Archive for the ‘Sea’ Tag

From George Town to Butterworth on board the ferry at sunset   Leave a comment


From George Town to Butterworth on board the ferry at sunset

From George Town to Butterworth on board the ferry at sunset

From George Town to Butterworth on board the ferry at sunset

From George Town to Butterworth on board the ferry at sunset

From George Town to Butterworth on board the ferry at sunset

From George Town to Butterworth on board the ferry at sunset

From George Town to Butterworth on board the ferry at sunset

The off-shore islands   Leave a comment


The off-shore islands

The off-shore islands in the late afternoon

The off-shore islands at dusk

From my Photo Archives ~ X   Leave a comment


From my Photo Archives ~ X

Dear fellow Relatives, Bloggers, Friends, Associates and All.

Thank for your patience and tolerance as finally my internet is back for a while. I am using this window of opportunity to upload my photographs from my archives first. Apologies.

SP Lim

The Ship in the Harbour

From my Photo Archives ~ IX   Leave a comment


From my Photo Archives ~ IX

Dear fellow Relatives, Bloggers, Friends, Associates and All.

Thank for your patience and tolerance as finally my internet is back for a while. I am using this window of opportunity to upload my photographs from my archives first. Apologies.

SP Lim

Low tide

Developing Your Eye II, Day Eight: “Edge”   2 comments


Developing Your Eye II, Day Eight: “Edge”

My submission is the ” Sunrise at Penang Port ” for the theme “Edge” – Straighten Your Image. There are many straight lines to be straightened so I can only straighten the biggest mast of the yacht only – perfectly straight. Done.

SP Lim

 

Developing Your Eye II, Day Seven: “Edge”

Developing Your Eye II, Day Seven: “Edge”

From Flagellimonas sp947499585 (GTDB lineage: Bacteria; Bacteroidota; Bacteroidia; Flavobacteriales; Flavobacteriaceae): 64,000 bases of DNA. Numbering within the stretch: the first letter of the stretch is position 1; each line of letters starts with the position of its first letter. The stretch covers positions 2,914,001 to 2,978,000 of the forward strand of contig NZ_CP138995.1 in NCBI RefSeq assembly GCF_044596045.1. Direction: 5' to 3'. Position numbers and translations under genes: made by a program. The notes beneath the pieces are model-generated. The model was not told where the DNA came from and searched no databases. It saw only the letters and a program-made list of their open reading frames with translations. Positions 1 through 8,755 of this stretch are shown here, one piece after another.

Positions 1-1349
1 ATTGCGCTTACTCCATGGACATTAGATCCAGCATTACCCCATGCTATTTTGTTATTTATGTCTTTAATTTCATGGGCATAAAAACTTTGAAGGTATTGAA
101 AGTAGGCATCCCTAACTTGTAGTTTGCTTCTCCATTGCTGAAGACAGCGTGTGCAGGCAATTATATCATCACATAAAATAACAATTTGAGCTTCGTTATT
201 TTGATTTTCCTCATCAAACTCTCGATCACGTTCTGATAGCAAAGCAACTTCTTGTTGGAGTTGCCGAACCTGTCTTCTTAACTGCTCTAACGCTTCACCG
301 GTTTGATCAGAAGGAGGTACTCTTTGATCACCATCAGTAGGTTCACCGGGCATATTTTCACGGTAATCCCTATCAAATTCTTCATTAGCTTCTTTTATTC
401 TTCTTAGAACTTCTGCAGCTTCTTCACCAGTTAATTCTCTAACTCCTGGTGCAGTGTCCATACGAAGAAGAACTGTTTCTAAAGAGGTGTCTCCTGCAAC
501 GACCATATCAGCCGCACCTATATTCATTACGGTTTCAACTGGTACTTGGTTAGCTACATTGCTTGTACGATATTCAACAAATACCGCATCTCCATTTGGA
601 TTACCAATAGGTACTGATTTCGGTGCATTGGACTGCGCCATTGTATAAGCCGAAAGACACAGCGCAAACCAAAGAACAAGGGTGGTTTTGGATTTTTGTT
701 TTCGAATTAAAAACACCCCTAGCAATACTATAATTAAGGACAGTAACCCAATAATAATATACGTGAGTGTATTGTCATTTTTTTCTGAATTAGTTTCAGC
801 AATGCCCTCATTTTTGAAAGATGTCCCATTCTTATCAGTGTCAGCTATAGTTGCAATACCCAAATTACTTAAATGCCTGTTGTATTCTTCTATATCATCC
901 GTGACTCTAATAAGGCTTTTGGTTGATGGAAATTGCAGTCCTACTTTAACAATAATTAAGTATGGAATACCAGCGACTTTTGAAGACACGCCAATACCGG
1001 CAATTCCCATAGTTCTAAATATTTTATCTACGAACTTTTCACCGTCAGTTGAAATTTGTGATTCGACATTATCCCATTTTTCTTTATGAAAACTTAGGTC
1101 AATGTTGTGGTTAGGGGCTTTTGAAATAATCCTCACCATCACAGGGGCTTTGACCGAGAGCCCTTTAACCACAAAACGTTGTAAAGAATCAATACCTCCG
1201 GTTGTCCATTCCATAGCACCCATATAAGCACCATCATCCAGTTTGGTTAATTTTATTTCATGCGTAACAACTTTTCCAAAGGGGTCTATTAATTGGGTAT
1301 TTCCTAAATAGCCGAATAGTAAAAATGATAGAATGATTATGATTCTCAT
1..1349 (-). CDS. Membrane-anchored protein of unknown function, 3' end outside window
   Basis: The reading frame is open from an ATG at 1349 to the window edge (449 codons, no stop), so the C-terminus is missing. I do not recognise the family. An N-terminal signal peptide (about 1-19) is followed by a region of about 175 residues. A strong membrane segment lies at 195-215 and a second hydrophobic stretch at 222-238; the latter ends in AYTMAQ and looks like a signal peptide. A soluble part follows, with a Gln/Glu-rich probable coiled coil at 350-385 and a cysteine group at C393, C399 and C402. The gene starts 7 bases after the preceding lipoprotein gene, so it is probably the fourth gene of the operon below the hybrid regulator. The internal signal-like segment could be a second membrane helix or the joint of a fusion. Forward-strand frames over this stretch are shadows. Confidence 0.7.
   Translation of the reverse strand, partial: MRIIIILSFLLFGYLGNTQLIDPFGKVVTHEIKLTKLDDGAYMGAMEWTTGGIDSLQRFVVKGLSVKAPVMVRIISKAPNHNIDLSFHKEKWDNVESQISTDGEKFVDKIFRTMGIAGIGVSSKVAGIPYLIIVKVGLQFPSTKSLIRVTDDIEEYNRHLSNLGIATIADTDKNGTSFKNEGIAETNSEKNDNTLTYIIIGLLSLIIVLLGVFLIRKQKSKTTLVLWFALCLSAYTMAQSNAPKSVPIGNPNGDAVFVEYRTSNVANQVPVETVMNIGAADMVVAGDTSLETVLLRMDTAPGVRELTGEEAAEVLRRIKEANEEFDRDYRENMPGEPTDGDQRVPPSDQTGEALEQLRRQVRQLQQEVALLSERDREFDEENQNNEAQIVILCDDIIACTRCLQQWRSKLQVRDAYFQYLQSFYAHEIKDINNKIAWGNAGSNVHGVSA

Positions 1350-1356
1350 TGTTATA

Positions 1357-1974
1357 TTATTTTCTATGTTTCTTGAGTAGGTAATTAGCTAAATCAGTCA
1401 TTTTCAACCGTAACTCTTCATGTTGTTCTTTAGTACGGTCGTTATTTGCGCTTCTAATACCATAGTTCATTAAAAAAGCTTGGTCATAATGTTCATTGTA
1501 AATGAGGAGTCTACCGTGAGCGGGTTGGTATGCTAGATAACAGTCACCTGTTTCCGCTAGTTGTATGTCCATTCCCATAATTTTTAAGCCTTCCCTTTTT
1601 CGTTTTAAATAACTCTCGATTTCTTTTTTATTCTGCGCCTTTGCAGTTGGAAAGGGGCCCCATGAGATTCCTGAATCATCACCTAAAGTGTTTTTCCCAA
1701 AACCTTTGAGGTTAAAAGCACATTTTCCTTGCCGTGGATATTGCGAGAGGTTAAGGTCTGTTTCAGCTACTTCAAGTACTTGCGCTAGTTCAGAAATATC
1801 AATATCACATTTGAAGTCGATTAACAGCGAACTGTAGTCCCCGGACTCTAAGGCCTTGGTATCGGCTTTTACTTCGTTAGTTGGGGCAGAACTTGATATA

Developing Your Eye II, Day Eight: “Edge”

Day Eight: “Edge” — Straighten Your Image

  • At Ta Prohm, the jungle temple in the Angkor Wat complex in Cambodia, centuries-old carvings have fallen victim to time and tree roots. In some areas, walls still stand, their intact windows creating frames and portals. The solid, straight edges of the windows are a stark contrast to the stones that have tumbled down over time.
    Developing Your Eye II, Day Eight: “Edge” ~ Straighten Your Image

    Developing Your Eye II, Day Eight: “Edge” ~ Straighten Your Image

     

    Today, show us an edge — a straight line, a narrow ridge, a precipice.

    Today’s Tip: Use an editing tool to check the alignment and adjust the image so that your edge is perfectly straight.

    Visit the resource page for straightening tips. Remember to tag your post with#developingyoureye and check the Reader to see posts from fellow course participants!

    Publish a new post

    Cheers,
    Cheri and the WordPress.com Team

    ************************************************************************************************************************************

From the Vietnamese Fishing Village   Leave a comment


From the Vietnamese Fishing Village

I managed to capture this landscape photograph from the higher embankment from the beach of this large fishing village at sunset.

SP Lim

From the Vietnamese Fishing Village

From the Vietnamese Fishing Village

Going out to sea   Leave a comment


Going out to sea
This is a coracle going out to sea with three boatmen in Vietnam.

SP Lim
From Wikipedia:-
The coracle is a small, lightweight boat of the sort traditionally used in Wales but also in parts of Western and South West England, Ireland (particularly the River Boyne), and Scotland (particularly the River Spey); the word is also used of similar boats found in India, Vietnam, Iraq and Tibet. The word “coracle” comes from the Welsh cwrwgl, cognate with Irish and Scottish Gaelic currach, and is recorded in English as early as the sixteenth century. Other historical English spellings include corougle, corracle, curricle and coricle.

Structure